Gulf of California, North
I crossed the border into Mexico at Mexicali East (which is much smaller and more laid back than the main crossing further west into Mexicali proper).
I then spent much of the morning in the city of Mexicali stocking up for my trip — with a visit to the ATM for cash, groceries, a new SIM card for my Mexican phone, and ... tacos!
When I was ready, I headed south on Highway 5. Four hours later, I was on one of my favorite beaches south of San Felipe, a deserted sand spit south of Percebú (known as "Sand Island"). Access can be tricky near high tide, as the access road gets flooded and turns into impassible mud. It's most likely this inaccessibility that keeps this beach from being developed with gringo vacation homes like the other beaches to the north and south. In any case, I was lucky with my timing.
The aerial photos were taken with a DJI Phantom quadcopter carrying a GoPro Hero2 camera.
There were plenty of pelicans around, including one sad pelican I saw walking up the length of the beach, apparently with a broken wing [not pictured].
Wading out into the water, I found these nifty sand dollars with both 5-fold and 2-fold symmetry. And I managed to not step on this flat little ray hiding in the sand.
Here is the Percebú access road. You can see the marshy area it crosses before the sand spit on the right side of the first photo below.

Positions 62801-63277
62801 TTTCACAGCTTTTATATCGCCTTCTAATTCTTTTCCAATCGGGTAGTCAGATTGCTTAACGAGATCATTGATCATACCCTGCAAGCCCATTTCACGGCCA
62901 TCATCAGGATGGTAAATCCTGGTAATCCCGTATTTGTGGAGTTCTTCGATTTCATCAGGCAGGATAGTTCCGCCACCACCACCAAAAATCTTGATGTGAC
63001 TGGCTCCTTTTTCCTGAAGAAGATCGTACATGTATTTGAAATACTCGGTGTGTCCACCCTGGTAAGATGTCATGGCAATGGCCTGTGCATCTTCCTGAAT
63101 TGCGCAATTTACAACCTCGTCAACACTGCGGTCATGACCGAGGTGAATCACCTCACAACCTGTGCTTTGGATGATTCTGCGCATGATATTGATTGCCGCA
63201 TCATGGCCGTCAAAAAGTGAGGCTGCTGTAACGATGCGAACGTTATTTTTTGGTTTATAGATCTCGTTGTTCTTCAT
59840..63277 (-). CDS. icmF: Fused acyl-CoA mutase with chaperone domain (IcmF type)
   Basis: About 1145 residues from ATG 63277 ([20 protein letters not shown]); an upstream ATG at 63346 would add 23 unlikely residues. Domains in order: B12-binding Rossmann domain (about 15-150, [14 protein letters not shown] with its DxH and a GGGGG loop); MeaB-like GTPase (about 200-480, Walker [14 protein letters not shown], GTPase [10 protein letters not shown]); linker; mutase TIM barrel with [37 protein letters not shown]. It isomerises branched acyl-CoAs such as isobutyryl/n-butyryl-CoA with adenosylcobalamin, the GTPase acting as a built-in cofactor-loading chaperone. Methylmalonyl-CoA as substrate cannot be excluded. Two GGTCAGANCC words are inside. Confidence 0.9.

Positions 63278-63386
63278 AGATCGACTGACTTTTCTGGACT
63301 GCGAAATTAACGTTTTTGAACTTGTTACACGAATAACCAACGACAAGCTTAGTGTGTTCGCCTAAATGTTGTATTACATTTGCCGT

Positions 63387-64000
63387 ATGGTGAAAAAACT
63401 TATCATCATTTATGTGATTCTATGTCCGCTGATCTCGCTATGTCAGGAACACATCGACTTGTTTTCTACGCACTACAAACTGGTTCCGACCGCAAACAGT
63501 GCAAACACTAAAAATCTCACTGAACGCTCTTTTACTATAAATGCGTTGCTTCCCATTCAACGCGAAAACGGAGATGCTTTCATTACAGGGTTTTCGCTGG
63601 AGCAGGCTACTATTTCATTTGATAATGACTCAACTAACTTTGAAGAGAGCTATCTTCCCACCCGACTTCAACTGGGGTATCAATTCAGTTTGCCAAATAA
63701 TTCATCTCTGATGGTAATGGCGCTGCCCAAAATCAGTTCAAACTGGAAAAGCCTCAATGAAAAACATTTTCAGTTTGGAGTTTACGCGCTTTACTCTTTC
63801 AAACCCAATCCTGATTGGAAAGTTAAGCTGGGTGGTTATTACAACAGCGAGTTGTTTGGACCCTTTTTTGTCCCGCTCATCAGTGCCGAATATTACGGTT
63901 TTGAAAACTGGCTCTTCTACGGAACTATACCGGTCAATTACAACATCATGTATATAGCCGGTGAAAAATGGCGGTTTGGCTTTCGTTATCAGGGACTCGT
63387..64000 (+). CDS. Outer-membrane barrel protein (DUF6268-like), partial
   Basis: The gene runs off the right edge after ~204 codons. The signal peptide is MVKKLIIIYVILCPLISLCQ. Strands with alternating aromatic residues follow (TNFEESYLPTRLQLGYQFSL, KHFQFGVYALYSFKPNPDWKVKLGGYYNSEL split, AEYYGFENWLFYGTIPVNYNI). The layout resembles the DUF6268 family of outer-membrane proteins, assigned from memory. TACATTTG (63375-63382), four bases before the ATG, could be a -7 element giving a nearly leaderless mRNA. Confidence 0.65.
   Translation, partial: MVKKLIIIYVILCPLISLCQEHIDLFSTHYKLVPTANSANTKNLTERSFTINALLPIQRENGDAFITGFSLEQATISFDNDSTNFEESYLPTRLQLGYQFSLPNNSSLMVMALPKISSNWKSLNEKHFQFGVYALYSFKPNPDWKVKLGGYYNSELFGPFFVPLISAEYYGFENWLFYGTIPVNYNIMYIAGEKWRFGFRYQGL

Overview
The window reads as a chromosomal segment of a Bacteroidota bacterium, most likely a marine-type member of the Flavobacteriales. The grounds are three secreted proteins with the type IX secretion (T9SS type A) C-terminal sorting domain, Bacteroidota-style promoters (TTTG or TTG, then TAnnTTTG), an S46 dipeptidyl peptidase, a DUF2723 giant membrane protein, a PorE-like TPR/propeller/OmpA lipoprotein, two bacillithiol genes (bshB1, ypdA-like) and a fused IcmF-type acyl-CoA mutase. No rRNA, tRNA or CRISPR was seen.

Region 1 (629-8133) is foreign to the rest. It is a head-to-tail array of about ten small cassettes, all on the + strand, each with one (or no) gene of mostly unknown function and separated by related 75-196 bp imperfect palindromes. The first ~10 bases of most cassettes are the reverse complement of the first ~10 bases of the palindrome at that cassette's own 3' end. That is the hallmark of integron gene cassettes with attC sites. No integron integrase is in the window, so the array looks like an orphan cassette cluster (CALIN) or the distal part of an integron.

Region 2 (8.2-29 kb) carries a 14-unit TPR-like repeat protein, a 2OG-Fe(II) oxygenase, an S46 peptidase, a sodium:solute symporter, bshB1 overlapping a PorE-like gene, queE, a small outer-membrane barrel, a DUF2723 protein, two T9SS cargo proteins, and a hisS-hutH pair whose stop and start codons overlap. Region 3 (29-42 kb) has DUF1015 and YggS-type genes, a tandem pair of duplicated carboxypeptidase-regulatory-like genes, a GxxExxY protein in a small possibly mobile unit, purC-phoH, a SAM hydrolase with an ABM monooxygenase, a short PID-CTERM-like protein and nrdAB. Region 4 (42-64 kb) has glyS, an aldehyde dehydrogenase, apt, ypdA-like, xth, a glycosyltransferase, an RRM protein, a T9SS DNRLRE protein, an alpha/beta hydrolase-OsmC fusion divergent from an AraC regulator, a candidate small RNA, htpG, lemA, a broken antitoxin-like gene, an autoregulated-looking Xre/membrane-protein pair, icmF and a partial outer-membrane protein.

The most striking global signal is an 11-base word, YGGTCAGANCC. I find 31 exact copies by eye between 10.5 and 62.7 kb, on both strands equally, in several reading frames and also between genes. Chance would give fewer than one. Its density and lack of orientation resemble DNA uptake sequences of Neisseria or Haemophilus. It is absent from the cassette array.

I had driven by Volcán Prieto many times, but this trip was the first time I had my flying camera with me — so I stopped to take some aerial photos of the volcano. The crater at the top has two little white dry lake beds, in which people have written messages with black rocks. The volcano almost looks like it has a face peering out the top, with these two playas as eyes, and the dry rivulets below as a toothy grin.
Every time I take this route, the new paved highway south from San Felipe extends farther south. This time I encountered the road construction that marks the end of pavement just before the turnoff for Gonzaga Bay and Alfonsina's.
That night I camped in a forest of cactus — a valley filled with cardon, cirio ("boojum"), and plenty of other exotic (to my eyes) plants. I had last visited this same spot nine years earlier, so I tried to retake photos of plants I'd seen previously. In the desert, not much growth happens in nine years.